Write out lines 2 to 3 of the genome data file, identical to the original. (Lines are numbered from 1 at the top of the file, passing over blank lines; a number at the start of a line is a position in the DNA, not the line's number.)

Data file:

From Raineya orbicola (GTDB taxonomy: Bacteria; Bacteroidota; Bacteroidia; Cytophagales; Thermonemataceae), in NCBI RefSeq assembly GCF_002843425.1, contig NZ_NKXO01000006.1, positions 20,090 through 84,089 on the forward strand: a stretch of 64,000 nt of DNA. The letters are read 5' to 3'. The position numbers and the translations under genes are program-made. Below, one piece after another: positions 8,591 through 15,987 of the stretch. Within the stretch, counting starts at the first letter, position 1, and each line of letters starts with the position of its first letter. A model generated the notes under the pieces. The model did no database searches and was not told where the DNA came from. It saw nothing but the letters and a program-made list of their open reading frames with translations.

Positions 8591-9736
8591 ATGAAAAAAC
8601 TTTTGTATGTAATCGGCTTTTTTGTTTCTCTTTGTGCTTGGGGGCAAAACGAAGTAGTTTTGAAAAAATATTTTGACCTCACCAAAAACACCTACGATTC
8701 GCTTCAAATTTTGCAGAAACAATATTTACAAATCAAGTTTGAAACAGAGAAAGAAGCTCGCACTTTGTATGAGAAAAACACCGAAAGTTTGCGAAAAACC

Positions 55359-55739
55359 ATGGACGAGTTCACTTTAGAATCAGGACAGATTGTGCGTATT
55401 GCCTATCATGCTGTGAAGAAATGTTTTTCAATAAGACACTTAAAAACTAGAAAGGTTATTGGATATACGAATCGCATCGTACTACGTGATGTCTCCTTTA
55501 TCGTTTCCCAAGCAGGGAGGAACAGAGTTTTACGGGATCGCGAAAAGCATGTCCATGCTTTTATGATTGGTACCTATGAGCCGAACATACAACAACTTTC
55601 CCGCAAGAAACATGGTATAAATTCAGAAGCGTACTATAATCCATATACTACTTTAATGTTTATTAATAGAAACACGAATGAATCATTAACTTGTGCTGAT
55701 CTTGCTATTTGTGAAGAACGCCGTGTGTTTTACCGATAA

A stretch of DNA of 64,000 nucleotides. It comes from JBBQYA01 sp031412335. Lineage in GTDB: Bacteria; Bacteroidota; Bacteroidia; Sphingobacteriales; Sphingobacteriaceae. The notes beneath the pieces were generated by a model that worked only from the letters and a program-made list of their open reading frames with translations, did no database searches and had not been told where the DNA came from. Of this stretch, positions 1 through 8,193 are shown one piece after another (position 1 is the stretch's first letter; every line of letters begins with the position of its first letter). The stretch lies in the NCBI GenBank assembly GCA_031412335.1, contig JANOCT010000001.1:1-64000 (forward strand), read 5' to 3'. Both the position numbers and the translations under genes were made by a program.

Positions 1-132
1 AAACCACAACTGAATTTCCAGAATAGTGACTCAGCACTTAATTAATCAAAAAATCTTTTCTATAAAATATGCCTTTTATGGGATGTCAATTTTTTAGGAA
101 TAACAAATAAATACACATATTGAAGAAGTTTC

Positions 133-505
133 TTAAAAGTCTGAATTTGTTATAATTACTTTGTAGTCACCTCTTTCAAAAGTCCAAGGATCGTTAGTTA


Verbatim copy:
Positions 8591-9736
8591 ATGAAAAAAC